chlamydia infections. A semen exam will reveal increased numbers of
white blood cells, and decreased numbers of sperm cells, most of which
will be non-motile. However, while the exact cause of prostatitis is
unclear, certain risk factors may make one more prone to this
condition. Men with diabetes, having had urethral catheterization,
some STDs, being immunospuppressed and having unprotected sex are some
well known risk factors for acquiring prostatitis. Antibiotics are the
treatment of choice, and prescribed for 1 to 12 weeks, depending on
the individual case.
Some men have no symptoms whatsoever, and others may experience some
or all of the following:
Incomplete emptying of bladder
Joint pain (arthralgia)
Lower back pain
Muscle pain (myalgia)
Pain in penis, testicles, and area between the scrotum and the rectum (perineum)
Painful urination (dysuria)
Sensation of having to urinate immediately, often accompanied by
bladder pain or spasm (urgency)
Tender, swollen prostate
Complications of bacterial prostatitis can cause an accumulation of
pus and infection to present, causing clumps, odor and discoloration
of the semen.
You can see the prostate in this illustration:
Unusual possibilities to consider:
Strep: Strep can be transmitted via oral sex from someone who carries
strep in their oropharynx. A gram stain and culture can rule this out.
A ?hickey? from oral sex. This can happen, and it can lead to further
penile irritation. You are prone to skin irritation and possible
allergy since you have eczema.
Some men seem to get penile irritations from receiving oral sex from
women who use corticosteroid inhalers for asthma!
Some men who take oral steroids can have yellow colored semen. The
globules you describe, are on their own, not indicative of a problem,
and are normal.
- I guess my last question is, is there something that I should
absolutely not do? Should I try an antifungal cream? If push comes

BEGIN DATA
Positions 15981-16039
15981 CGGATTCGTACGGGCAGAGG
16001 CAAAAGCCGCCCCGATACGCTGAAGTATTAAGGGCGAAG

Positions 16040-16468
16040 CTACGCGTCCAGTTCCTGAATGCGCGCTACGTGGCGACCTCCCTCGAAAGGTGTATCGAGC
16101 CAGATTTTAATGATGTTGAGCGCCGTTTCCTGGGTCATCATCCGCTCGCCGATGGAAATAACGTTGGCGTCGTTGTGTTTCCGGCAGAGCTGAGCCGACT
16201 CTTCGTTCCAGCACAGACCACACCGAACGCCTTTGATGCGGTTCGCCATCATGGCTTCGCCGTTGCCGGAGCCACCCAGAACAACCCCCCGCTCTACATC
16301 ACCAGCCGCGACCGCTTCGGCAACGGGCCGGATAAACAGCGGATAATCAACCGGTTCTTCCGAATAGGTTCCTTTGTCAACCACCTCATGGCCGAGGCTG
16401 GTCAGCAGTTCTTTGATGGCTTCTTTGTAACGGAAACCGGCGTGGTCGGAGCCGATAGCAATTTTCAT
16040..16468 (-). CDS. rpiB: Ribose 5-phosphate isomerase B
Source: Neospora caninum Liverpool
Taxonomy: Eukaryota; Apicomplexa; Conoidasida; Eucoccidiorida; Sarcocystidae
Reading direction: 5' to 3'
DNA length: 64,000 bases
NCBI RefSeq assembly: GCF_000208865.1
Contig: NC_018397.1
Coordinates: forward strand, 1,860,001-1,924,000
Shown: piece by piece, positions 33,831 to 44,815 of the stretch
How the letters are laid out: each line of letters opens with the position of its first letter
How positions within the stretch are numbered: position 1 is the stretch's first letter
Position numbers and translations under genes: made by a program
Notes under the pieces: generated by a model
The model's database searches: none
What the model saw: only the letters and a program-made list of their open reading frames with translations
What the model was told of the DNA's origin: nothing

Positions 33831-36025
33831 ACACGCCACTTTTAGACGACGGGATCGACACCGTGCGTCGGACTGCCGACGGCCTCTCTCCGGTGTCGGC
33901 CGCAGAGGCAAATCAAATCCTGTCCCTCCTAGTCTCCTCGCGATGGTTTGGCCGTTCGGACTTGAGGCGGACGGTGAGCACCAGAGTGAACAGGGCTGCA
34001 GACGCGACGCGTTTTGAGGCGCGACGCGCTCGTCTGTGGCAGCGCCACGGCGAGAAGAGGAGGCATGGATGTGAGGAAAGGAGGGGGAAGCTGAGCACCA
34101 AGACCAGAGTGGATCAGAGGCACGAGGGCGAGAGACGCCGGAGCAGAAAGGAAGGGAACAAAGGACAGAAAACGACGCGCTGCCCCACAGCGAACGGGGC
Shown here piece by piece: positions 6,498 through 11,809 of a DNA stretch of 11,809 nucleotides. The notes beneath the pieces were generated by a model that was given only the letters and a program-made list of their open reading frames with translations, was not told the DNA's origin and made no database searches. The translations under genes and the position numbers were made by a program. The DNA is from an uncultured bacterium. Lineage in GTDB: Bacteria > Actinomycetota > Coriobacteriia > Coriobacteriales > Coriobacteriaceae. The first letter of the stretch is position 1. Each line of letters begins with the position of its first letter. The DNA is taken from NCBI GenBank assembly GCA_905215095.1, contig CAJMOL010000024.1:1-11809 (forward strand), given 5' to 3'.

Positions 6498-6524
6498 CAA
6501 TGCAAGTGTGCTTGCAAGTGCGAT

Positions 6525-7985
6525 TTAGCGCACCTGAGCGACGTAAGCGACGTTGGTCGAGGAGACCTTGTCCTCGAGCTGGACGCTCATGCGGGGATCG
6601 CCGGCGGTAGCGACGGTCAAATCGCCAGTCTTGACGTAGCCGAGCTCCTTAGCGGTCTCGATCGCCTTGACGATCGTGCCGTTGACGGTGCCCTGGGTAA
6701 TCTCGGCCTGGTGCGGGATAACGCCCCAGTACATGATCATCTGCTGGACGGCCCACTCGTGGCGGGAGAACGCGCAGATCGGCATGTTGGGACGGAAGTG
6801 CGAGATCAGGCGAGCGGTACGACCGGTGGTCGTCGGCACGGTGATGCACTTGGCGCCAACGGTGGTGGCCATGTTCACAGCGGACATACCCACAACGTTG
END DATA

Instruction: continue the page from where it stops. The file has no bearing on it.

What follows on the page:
to shove, should I try an antibiotic? I am going to try yet another
doctor, but I am afraid that I am going to have to take things into my
own hands. I've left it alone for two months, but that it has not
gotten me too far. I'm starting to go batty. Any assistance would be
--The first thing you should NOT do, is have unprotected sex! Always
use a condom, and practice safe, responsible sex! I know you know
this, and this is just a friendly reminder!
I would not recommend taking an oral antibiotic without identifying
the causative organism first. Not all organisms are sensitive to all
antibiotics, and you may not have a bacterial infection at all.
Antibiotics won?t help a viral infection. If your symptoms are due to
gonorrhea, your doctor will likely give you an injection, or two, in
the buttocks, although oral antibiotics may be prescribed! Should you
have a yeast infection, antibiotics may even worsen your condition!
For a yeast (Candida) infection, you might consider trying some
anti-fungals, such as Nystatin, Lamisil crème, and/or Lotrimin Spray.
Lamisil (terbinafine hydrochloride)
Lotrimin (Miconazole Nitrate 2%)
You may be able to locate Gentian Violet easily in Asia. This was
commonly used over 50 years ago in the US to treat genital yeast
infections, and is very effective. It went out favor because it will
stain your clothing purple! (You could dedicate some old underwear
during your therapy!)
? Preparing a gentian violet solution (one or two teaspoons of gentian
violet to one litre of clean (boiled) water) and washing the affected
areas ? vulva and penis ? regularly, for at least three days. Gentian
violet may stain clothing and sheets
Preparing a diluted salt and water solution (a teaspoon of salt in a
glass or jam jar of clean, boiled water), pulling back the foreskin
and soaking the penis in the solution for five minutes. Repeat two or
three times a day. A gentian violet solution will also work.?
Triamcinolone 0.1% cream
This medicine is a corticosteroid used to reduce itching, redness, and
swelling associated with many skin conditions.
Domeboro (Aluminum subacetate)
Used to soothe inflammation.
Other things that won?t cure you, but can help relieve symptoms:
Drink plenty of water and cranberry juice to maintain an alkaline
urine, don?t smoke and cut back on coffee and caffeine. If it is a
yeast infection, wear loose clothing, and perhaps sleep in the nude.
You want the affected area to get plenty of air - wear loose
underwear, preferably made of cotton. Use laundry soap instead of
detergents, or at least detergents that are free of perfumes and dyes.
(These are known to irritate the skin in sensitive individuals. Try
oatmeal baths. Aveeno makes oatmeal bath products in the US, but
grinding whole uncooked oats in a blender to make a coarse powder
works well in a bath too. Use very mild soaps, such as Ivory, Aveeno
I would strongly recommend that you get checked for diabetes, and get
a complete prostate exam, along with a PSA blood test and blood,
urine, and culture tests for STDs.
I hope this helps you, needshelpinAsia!
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Clarification, before rating. This will allow me to assist you
further, if possible.
I wish you the best in your quest for a cure!